Shahi Idgah: Allahabad HC reserves verdict on maintainability of suits

A Hindu temple and the Shahi Idgah Mosque side by side in Mathura UP. [Photo: Wikimedia]

Allahabad: On Thursday, the Allahabad High Court reserved its decision on a petition challenging the admissibility of lawsuits related to the Shahi Idgah mosque dispute in Mathura.

Multiple lawsuits have been filed seeking the “removal” of the Shahi Idgah mosque, which is situated next to the Krishna Janmabhoomi temple. The litigants assert that the mosque, constructed during Aurangzeb’s era, was built after demolishing the temple.

The mosque’s management committee has contested these lawsuits, arguing that they are prohibited under the Places of Worship Act, 1991. The Muslim side, comprising the mosque management committee and the UP Sunni Central Waqf Board, maintains that the suits acknowledge the mosque was built in 1669-70.

The Hindu litigants have a common request in their suits for the “removal” of the Shahi Idgah mosque from the 13.37-acre complex shared with the Katra Keshav Dev temple in Mathura, including additional demands for possession of the Shahi Idgah premises.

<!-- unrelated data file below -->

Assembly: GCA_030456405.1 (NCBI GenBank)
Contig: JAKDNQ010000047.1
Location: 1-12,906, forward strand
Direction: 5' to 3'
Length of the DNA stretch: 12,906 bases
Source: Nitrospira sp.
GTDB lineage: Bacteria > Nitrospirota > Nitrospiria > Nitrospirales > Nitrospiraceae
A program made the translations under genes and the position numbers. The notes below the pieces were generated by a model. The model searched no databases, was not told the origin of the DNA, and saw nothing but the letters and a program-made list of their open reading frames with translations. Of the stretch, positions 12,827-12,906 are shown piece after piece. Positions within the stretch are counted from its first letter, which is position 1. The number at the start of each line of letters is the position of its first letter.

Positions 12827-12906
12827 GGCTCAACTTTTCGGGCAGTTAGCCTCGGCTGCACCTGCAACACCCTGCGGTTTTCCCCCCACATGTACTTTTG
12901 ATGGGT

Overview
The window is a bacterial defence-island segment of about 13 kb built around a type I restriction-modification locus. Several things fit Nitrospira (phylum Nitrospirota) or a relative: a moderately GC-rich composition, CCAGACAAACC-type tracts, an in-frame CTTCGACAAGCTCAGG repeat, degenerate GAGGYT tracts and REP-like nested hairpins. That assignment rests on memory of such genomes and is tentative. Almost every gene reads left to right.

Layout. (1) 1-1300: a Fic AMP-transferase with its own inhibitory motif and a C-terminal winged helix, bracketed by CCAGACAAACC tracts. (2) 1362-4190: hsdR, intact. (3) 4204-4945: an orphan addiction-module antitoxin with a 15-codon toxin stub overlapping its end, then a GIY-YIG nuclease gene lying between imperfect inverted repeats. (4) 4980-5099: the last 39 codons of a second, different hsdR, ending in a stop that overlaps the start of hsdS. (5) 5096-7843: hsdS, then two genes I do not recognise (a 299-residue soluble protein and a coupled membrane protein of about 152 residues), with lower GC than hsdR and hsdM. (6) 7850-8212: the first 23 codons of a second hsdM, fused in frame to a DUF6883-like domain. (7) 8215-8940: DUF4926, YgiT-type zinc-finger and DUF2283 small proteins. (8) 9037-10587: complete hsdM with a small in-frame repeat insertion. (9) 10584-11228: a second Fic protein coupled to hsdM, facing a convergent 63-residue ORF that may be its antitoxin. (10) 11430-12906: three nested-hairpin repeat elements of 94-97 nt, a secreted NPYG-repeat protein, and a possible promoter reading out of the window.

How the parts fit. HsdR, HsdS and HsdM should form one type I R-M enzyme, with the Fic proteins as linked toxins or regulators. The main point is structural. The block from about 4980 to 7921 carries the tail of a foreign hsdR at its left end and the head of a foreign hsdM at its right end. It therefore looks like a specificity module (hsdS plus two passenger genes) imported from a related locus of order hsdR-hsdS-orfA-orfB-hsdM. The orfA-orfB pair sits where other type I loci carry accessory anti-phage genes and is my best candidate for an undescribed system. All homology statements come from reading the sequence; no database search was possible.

On May 31, after extensive hearings from both sides, the high court reserved its judgment. However, it reopened the hearing following a request from Shahi Idgah’s counsel, Mehmood Pracha.

On Thursday, representing the mosque, Pracha stated that the arguments on the application under Order 7 Rule 11 of the Civil Procedure Code (CPC), presented by the defendant (Muslim side), were concluded by Taslima Aziz Ahmadi, thus concluding the hearing on the application. Pracha also requested that his right to an audience be preserved and that the further court proceedings be videographed.

Additionally, he argued that since the suit is between the plaintiffs and defendants, the court should not appoint anyone as amicus curiae.

The court accepted Pracha’s first request and reserved its judgment on the maintainability of the suits but decided to address the other two requests after the order on maintainability is issued.

The high court has appointed senior advocate Manish Goyal as amicus curiae for the case. The Hindu plaintiffs also argued that there is no government record of property under the name Shahi Idgah, claiming the mosque has been illegally occupied.

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